by Jed S. Rakoff, U.S. District Judge for the Southern District of New York; Adjunct Professor, Columbia Law School
*The following is a speech given by the author at the Harvard Law School Conference on Lawyers as Professionals and Citizens on April 10, 2015.
I have read with great interest the brilliant essay on Lawyers as Professionals and Citizens by Ben Heineman, Bill Lee, and David Wilkins that is the subject of the conference, and I want to build my little talk around the fourth ethical responsibility they enunciate in that essay, namely, the responsibility of lawyers to help create a safe, fair, and just society even when legal issues, in the narrow sense, are not directly at stake. I want to discuss that responsibility – which I will refer to here simply as the “Fourth Principle” – as it applies to lawyers and as it applies to judges; and while I recognize that the essay that is the subject of this conference focuses particularly on corporate and economic issues, I want to address this Fourth Principle in terms of other issues, such as war and such as imprisonment.
I was introduced to this Fourth Principle, in effect, as a very junior associate at the New York City firm now known as Debevoise & Plimpton. When I arrived at the firm in 1970, the leader of the firm, Francis T.P. Plimpton, was just completing his two year stint as President of the New York City Bar Association, then known as the Association of the Bar of the City of New York. Although that organization was founded in 1870 for the specific purpose of seeking the removal of corrupt judges beholden to the man called “Boss” Tweed, by the middle of the twentieth century the Association had become a somewhat stuffy “Establishment” enclave, widely perceived (though perhaps unfairly) as subservient to the narrow interests of big-firm corporate lawyers. On paper, Plimpton was more of the same. Educated at Exeter, Amherst, and Harvard Law School, Plimpton could literally trace his Massachusetts forebears back to 1630. And his chief fame as a lawyer consisted of being a highly skilled draftsman of corporate debentures – whatever the heck that is.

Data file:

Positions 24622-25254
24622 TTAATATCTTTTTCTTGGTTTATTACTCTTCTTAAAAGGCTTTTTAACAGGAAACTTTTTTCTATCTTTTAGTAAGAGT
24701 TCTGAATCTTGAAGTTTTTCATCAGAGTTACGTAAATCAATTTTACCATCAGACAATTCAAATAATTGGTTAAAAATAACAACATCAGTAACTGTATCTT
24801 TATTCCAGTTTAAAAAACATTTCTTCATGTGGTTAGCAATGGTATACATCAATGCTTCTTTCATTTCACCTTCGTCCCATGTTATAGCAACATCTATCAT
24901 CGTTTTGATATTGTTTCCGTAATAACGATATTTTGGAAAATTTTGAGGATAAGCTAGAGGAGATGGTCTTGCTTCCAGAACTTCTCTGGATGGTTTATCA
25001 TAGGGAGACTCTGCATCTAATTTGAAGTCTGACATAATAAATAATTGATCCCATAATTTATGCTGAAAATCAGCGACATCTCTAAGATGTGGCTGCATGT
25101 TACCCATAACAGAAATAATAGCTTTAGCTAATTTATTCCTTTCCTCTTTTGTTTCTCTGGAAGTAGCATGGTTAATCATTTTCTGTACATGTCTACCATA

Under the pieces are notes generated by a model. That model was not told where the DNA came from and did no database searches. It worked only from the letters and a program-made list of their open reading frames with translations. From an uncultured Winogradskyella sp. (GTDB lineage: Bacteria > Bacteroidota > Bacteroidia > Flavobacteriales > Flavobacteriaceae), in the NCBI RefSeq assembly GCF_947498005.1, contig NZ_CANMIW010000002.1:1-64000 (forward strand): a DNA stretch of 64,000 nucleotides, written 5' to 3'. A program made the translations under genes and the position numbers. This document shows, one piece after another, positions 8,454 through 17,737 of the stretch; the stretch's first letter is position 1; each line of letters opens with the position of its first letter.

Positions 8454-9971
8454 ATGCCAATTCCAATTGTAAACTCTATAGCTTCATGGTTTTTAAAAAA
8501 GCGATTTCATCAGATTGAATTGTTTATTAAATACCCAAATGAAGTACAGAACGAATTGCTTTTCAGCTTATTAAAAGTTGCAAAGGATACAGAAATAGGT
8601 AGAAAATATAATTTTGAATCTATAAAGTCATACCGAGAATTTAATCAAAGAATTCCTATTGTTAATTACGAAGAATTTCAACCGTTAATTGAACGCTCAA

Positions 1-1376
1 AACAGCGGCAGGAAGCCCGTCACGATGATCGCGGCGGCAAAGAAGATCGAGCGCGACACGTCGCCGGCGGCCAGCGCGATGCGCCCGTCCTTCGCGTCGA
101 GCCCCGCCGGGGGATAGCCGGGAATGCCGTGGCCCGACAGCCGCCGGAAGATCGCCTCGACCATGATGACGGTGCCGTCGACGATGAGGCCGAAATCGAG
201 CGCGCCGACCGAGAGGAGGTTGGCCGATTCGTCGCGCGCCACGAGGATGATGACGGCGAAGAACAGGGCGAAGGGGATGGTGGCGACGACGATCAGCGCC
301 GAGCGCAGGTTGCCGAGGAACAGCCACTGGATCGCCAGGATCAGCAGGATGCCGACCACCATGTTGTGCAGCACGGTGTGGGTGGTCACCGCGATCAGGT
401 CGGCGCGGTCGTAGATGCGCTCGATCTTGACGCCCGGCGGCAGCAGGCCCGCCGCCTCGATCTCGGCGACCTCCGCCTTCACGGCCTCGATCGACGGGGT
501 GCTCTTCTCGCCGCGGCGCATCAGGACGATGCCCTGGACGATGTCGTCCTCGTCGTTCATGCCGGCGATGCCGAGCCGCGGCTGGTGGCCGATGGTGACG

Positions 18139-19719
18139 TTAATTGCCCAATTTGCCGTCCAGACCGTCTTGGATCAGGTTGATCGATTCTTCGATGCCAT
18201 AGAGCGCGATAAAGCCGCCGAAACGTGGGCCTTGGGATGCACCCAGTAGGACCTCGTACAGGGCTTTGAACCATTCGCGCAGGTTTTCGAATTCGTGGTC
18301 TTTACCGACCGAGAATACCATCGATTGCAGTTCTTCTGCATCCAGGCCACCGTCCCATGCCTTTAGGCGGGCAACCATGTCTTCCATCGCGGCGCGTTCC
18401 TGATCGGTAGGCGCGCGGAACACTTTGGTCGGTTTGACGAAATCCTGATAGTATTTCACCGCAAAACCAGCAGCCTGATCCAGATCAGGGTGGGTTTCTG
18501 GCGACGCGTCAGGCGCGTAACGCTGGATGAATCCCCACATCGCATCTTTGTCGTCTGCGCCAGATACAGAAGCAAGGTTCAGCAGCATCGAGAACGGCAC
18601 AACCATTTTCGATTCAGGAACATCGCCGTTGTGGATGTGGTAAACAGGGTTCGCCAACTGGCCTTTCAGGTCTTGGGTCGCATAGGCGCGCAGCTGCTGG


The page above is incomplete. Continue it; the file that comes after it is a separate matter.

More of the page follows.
But once Plimpton became President of the New York City Bar Association, the real Francis Plimpton emerged: a man of principle and courage, who, more than any other single person, opened that Bar Association to racial and gender diversity, to concern with pro bono representation and public service, and to a focus on broad societal issues. As Sheldon Oliensis, another prominent lawyer of that time, stated, “He [Plimpton] thought that there was no issue on which the Association could not be heard.” In a period when much of the legal establishment was reacting negatively to what it perceived as the lawless excesses of the ‘60s, Plimpton not only embraced a very broad view of the role of the lawyer in society, but also saw that role as one of promoting change and progress.